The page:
April 28, 2015 2 Comments

July 4, 1993. (You’re now doing the math to figure out how old I am, aren’t you? lol)

I was 16 years old and was out with my friends for the fireworks.  It was the only night that I was allowed to stay out past my 10pm curfew. “Be home by midnight. Not a second later.”

It’s 1993. There are no cell phones. There are car phones…you know, the ones in the bag that were plugged into the cigarette lighter…but I certainly didn’t have one in my car. All we had were quarters. And those quarters were used to call home and “check in.”

There were no phones where I was. I went to a bonfire in the middle of the woods to celebrate the 4th. Ok, so I wasn’t exactly where I told my parents I would be.  My friend who I was with promised my parents that she would have me home. Needless to say, she skipped out around 11pm to “get home on time.”

“Hey guys, what time is it?”

“Uh let me check…it’s 12:05.”


I am going to die. My parents are physically and literally going to kill me.

My friend Travis grabbed me and we jumped in his Jeep to drive to my house.  It’s 4th of July so the traffic is INSANE. Everyone is out on the roads.






We are flying into my neighborhood and there she was. My mother. In her robe. On the front porch. Waiting.

“Travis. Keep driving.”

“No it will be fine. Hi Mrs. Goodman. Let me expla—-.”  My mom abruptly cuts him off. “Go home Travis.”

My mom then proceeded to pull me out of the Jeep by my hair. The seatbelt was still buckled. My mother literally ripped me out of the car.  She had a good grasp on my scalp…I could feel her nails digging into my head while grabbing a rather large section of hair.  As we passed the driveway, I noticed that my Dad’s car was gone. Oh crap. He’s out looking for me.

My mom threw me into the house…grabbed my shoulders and put me into a kitchen chair. You see my mother was the disciplinarian in our hosue…at least when it came to my sister and I. My dad always had a soft spot for “his girls.” So when my mom said, “Your father is out looking for you. I’m going to let him deal with you because I can’t even look at you.”

Again. No cell phones. No way of letting my Dad know that I am home. That I am safe.

Then he was home. His face was pale. You could see the worry turn to relief.

“Dad I’m so…”

“I need you to shut your mouth. There are rules in this house. Look up. See that? Your mother and I put that roof over your head. You will follow those rules as long as you are living under that roof right there.  WE know what is best for you. There is a reason there is a curfew. NOTHING GOOD HAPPENS AFTER MIDNIGHT. You mark my words. You are a teenager and know very little about life at this point. Got it?”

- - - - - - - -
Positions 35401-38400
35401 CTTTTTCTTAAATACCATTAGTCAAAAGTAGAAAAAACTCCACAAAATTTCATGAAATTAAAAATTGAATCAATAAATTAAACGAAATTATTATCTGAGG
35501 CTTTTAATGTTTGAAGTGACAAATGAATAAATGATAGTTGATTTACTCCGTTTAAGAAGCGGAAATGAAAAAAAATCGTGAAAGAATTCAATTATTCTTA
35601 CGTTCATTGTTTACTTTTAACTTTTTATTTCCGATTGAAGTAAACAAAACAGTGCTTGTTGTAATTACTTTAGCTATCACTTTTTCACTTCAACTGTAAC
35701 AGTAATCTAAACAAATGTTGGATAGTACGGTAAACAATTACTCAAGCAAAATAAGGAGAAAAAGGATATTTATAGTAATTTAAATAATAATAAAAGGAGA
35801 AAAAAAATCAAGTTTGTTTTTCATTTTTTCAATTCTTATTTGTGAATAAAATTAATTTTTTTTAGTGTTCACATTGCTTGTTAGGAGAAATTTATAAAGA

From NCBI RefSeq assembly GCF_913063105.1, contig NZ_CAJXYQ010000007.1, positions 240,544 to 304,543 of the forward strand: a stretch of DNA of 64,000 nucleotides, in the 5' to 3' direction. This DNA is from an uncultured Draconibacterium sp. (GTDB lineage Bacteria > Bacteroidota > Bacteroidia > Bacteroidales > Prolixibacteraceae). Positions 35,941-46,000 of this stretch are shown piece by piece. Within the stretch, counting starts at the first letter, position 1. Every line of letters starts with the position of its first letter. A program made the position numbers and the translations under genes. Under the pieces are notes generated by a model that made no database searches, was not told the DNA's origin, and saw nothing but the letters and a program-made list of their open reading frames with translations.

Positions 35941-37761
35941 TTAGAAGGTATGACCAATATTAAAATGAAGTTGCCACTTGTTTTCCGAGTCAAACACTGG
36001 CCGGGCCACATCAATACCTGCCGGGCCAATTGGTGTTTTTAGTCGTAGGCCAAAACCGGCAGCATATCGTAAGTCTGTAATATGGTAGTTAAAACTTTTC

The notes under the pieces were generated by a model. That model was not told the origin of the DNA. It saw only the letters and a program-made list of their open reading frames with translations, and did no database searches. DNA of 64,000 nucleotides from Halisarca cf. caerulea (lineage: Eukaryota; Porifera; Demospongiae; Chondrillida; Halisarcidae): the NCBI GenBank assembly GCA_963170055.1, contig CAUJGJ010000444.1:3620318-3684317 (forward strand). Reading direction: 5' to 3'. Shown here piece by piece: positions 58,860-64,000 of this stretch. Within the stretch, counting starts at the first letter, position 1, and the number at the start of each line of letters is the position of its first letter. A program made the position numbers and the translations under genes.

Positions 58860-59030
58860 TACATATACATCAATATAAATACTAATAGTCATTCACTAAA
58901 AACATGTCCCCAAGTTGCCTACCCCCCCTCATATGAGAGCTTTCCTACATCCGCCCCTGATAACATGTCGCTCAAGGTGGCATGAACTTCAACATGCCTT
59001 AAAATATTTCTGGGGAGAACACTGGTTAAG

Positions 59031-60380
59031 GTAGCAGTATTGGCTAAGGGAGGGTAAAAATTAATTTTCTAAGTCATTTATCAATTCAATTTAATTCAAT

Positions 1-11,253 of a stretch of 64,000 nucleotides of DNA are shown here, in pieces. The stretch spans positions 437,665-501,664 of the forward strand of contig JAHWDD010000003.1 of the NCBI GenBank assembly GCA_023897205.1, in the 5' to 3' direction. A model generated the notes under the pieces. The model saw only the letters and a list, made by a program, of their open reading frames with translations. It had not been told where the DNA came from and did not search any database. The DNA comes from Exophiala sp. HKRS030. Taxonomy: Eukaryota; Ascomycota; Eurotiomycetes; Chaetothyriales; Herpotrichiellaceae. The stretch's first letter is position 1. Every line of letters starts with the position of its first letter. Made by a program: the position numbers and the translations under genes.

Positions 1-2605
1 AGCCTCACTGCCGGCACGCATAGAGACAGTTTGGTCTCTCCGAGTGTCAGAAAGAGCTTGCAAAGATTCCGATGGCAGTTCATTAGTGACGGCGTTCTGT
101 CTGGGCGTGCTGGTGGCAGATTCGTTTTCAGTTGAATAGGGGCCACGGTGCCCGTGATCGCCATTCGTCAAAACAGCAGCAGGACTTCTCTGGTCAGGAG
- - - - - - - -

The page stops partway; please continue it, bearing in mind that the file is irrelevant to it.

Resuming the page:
“Mandy, as a parent, the best thing I hear at the end of the day is that front door opening. Knowing that my kids are safe. Knowing you are where you are supposed to be. You disappointed me tonight.”

There it was. The worst thing you can hear. “You disappointed me.”

Every July 4th, my Dad calls me and says, “Wanna talk about what happened when you were 16?”

I thought of this story after I saw the video of the Baltimore mom disciplining her son on live TV for rioting.

There’s no fear today, you know?

I was afraid of my parents…afraid of doing something that would disappoint them…or make them angry.

My parents didn’t beat us, but I got hit with a wooden spoon. I had soap in the mouth. I got backhanded. I was grounded for MONTHS at a time. I’m not ashamed to admit that at all. And guess what? When I was put in a situation where I could go in the wrong direction, I immediately thought of my parents. “I can’t do this. My parents will kill me.” I’m still afraid of letting my parents down. I respect my mom and dad more than anyone in the world. THEY are my inspiration.

Kudos to that mom in Baltimore. Imagine seeing your child on live television throwing rocks at police?? She wants better for her son. She knows HE KNOWS better.

As my Dad always told me growing up, “I am not your friend. I am your parent. Remember that.”

We need to run our households. Not our children.

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  1. Diana Bredenberg says:

    Love this post. Parents have made children little idols who can do no wrong.

  2. LindaGilson says:

    Love this ,I lived with Jerry Gallagher’s family for a few weeks while his Mom had another baby, it was 1969, can’t remember if it was Jerry or one of his siblings that was born, but I am the oldest of 8 kids, and we always felt the same way about our parents, they were rough on us but we always had respect, for them and anyone we worked for and we all found it important to instill the same things in our kids. Just wanted to say what a great job you all do. My maiden name was Vaske, Jerry’s parents were awesome to work for!

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